The winner of the retro patterns is Kelley of Kelly Highway. Woot, Woot!






The winner of the fabric is Catherine of The Makings of an Urban Rustic.  Wahoo!






The winner of the delightfully funny Utah Curiosities book is Andy Neilson who doesn't have a blog.  I thought it pretty lucky that the only man who commented ended up with the book and not the fabric or patterns. That's why I thought I ought to post a picture of the random number generator! (Yes, I know there are some men who would have liked the patterns and fabric.)



I will contact the winners to obtain mailing information after I post this.

Thank you all for reading my blog. I'm surprised at how much I have grown to love writing and taking pictures for my blog.  I know it isn't one of the big time blogs, probably because I don't narrow my focus (I have a lot to review), and I haven't made it a priority to run about the blogosphere seeking followers (I'm not passing judgement on those who do), but I am grateful for my small following and for your kind comments.  It was enjoyable reading the comments for the giveaway post.

And finally, thank you to my mom who is the spelling police officer and lets me know when I mess up!

Thursday, August 2, 2012

Red Banks Campground and Minnetonka Caves



Photo: TONY GROVE CAMPGROUND
Tony's Lake:  Recreation.Gov
We had been dying to get out camping this summer, but as a typical over scheduled family, we hardly had an open weekend.  We finally found time two weekends ago.  We carefully selected Tony's Grove Campground from our Utah Camping book.  It had a scenic rating of 9!  
We got on-line to reserve our site and they were all filled for the rest of the summer.  I guess we ought to plan earlier.  Luckily, for the unprepared, there were several "no reservation" camp spots at Tony's Grove.  "If we leave early on Thursday," we optimistically thought, "we will be able to find a camp site before the weekend rush."  Ha, and Ha Ha!  When we arrived the campground host laughed at our optimism.  He'd already turned over 50 campers away that day. 


Plan B. We continued to drive northeast toward Bear Lake. Referring to our book, we stopped at Sunrise Campground.  Same story.  Again, back to the book.  We noticed the the Beaver Mountain RV Park had electric hook ups so I called.  We made a reservation and luckily, or strangely, there was a site available.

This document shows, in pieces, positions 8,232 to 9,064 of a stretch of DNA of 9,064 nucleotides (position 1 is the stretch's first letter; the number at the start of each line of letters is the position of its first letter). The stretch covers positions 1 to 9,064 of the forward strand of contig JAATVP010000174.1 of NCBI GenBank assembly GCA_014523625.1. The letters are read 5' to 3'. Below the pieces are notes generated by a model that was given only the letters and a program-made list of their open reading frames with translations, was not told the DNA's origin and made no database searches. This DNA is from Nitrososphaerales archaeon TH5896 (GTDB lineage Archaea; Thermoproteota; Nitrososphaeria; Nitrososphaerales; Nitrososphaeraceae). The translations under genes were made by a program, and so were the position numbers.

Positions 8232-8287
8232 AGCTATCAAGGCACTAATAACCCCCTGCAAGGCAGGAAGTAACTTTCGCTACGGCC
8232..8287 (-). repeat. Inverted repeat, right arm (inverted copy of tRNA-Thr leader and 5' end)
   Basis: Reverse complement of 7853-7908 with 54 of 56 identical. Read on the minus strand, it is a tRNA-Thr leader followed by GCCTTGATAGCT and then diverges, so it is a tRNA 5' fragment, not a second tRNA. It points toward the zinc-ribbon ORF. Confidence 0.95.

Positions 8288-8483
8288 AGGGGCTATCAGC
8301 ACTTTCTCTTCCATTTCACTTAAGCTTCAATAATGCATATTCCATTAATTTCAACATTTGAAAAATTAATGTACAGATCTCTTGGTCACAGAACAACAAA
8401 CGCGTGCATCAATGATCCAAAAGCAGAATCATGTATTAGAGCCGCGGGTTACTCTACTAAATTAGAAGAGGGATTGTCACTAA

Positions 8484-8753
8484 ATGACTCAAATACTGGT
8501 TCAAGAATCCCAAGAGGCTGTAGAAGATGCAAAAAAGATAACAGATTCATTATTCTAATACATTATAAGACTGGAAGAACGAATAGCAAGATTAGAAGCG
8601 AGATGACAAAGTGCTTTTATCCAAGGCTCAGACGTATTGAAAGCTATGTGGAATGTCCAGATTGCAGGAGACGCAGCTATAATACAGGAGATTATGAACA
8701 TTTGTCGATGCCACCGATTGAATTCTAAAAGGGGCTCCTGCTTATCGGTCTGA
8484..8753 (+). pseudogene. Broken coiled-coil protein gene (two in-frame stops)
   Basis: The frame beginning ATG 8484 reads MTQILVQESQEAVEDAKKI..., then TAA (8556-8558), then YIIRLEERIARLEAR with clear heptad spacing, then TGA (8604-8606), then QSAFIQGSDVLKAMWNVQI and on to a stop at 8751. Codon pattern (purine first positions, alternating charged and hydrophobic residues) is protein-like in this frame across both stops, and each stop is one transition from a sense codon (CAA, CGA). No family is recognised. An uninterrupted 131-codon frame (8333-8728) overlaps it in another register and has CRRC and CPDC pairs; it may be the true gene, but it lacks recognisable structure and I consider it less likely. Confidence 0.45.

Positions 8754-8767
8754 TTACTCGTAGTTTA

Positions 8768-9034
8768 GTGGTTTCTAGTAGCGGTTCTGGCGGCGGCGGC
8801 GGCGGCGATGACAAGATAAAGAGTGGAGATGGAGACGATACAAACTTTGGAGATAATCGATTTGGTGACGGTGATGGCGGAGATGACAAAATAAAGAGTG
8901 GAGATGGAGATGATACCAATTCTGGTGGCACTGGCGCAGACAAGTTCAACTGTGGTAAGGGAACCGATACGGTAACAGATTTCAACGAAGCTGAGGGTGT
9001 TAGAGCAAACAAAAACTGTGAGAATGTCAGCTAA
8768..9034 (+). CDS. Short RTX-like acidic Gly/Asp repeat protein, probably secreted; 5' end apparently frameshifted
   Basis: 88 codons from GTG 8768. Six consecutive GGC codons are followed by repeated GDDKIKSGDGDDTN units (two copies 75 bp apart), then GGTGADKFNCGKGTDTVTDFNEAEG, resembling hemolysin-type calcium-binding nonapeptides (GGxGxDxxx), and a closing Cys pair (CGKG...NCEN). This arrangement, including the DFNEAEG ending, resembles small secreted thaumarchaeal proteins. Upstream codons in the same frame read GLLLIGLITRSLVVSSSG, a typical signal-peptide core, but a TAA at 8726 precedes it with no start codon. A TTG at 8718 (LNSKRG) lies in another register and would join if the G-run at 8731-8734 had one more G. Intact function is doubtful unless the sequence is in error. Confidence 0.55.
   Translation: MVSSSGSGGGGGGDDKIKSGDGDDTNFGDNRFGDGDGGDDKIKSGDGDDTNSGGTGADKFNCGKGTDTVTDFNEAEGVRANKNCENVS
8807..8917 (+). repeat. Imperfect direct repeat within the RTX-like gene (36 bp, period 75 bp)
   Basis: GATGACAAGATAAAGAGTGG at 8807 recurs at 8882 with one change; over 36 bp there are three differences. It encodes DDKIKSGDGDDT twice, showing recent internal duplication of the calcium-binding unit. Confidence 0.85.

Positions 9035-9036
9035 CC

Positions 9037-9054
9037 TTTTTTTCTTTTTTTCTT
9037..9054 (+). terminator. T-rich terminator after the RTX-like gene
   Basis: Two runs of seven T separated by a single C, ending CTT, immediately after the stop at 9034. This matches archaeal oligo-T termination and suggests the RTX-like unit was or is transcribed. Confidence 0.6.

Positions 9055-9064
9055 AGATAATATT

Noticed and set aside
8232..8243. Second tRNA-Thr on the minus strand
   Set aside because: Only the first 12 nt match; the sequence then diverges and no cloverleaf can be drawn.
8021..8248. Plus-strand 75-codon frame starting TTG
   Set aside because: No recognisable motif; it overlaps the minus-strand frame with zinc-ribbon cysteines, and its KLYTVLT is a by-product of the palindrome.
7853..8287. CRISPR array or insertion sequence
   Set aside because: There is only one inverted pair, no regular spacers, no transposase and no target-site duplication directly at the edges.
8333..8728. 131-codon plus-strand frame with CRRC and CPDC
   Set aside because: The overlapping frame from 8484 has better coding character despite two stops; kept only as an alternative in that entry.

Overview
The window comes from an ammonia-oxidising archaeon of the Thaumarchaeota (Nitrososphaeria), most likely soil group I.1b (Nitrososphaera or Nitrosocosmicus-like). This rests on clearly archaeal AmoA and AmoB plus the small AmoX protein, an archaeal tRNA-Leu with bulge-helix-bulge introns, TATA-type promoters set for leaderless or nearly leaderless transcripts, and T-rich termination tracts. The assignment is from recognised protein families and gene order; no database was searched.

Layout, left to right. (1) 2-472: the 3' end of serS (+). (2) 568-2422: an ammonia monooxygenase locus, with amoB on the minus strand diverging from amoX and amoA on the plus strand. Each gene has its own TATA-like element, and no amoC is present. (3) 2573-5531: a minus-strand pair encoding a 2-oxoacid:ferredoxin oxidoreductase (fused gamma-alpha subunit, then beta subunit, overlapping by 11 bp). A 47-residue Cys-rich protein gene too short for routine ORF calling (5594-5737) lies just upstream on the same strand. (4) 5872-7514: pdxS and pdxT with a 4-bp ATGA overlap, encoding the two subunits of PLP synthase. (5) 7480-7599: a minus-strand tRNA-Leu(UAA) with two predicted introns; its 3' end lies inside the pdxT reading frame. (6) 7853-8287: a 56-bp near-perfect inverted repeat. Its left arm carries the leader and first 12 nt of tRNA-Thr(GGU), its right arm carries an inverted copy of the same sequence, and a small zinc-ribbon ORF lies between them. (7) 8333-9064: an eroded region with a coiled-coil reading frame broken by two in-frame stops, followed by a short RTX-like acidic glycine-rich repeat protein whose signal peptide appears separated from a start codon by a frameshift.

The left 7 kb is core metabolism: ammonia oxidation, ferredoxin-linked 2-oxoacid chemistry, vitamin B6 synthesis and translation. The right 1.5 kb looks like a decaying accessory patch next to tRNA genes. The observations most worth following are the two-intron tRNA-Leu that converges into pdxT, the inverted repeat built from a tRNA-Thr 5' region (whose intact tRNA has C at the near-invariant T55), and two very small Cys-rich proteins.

Beaver Mountain is a ski resort in the winter.  As we drove into the parking lot of the resort we noticed many campers parked in the lot. "What are they all parking here for?" we asked.  We drove though the parking lot and realized that this was the campground. Every other parking space was the camp site and the RVs had backed into the slots with only a narrow clump of trees separating one side of the lot from the other.  I am not camping in a parking lot.  I don't care if there are flush toilets and showers.  A parking lot is not camping!  Reservation cancelled.


Plan C.  There were several smaller campgrounds along the Logan Canyon Road.  We finally stopped at Red Banks Campground.




This is the beautiful site we picked out.  The campground had only about 12 sites and they were very private and quiet.   Look at that majestic willow tree shading the camp.  There was a fishing stream running right next to the campground.  There is nothing better than going to sleep with the sound of a running stream nearby.  The only downsides were the highway noise which quieted down in the evening and the drinking water.  There was a big pump and at first the water ran clear. But after a second the water turned to mixture of water and rust.  I guess that would be good if you were iron deficient. Luckily we'd brought drinking water. 


If you are in the Bear Lake area, take a short drive north to Minnetonka Caves in Idaho.  This tour is not for the faint of heart.  If you don't mind the bats, you may mind the 444 stairs going down.  Not bad until you have to come up.  It was a great tour, however, and my son and I enjoyed it immensely.   
Original Source: fosterreviewsit.blogspot.com


We also took a hike up the Limber Pine Trail.  At the end sits a Limber Pine that is over 2000 years old.  










Source: fosterreviewsit.blogspot.com
View of Bear Lake From Limber Pine Trail


Even though we didn't camp at Tony's Grove, we went back to fish at the lake.  Fishing was great. Catching was terrible.  So I took some wildflower photos.







 












I'm not sure what all these wildflowers are. My sister would know.  She remembers all their names. I know Lupine, Indian Paintbrush, Goldenrod, Thistle, and Wild Daisy. If you know perhaps you could comment and tell me what they are.  


Red Banks Campground I give a 4 out of 5 stars.  Minnetonka Cave and the wildflowers I give 5 out of 5 stars.  


Lest I forget, if you are ever in Bear Lake, you must try a wild raspberry shake. 5 stars for sure.  And the Hawaiian Salted Caramel  shake isn't bad either.  I might have to try some other flavors the next time I'm in Bear Lake just to make sure the five star rating is correct.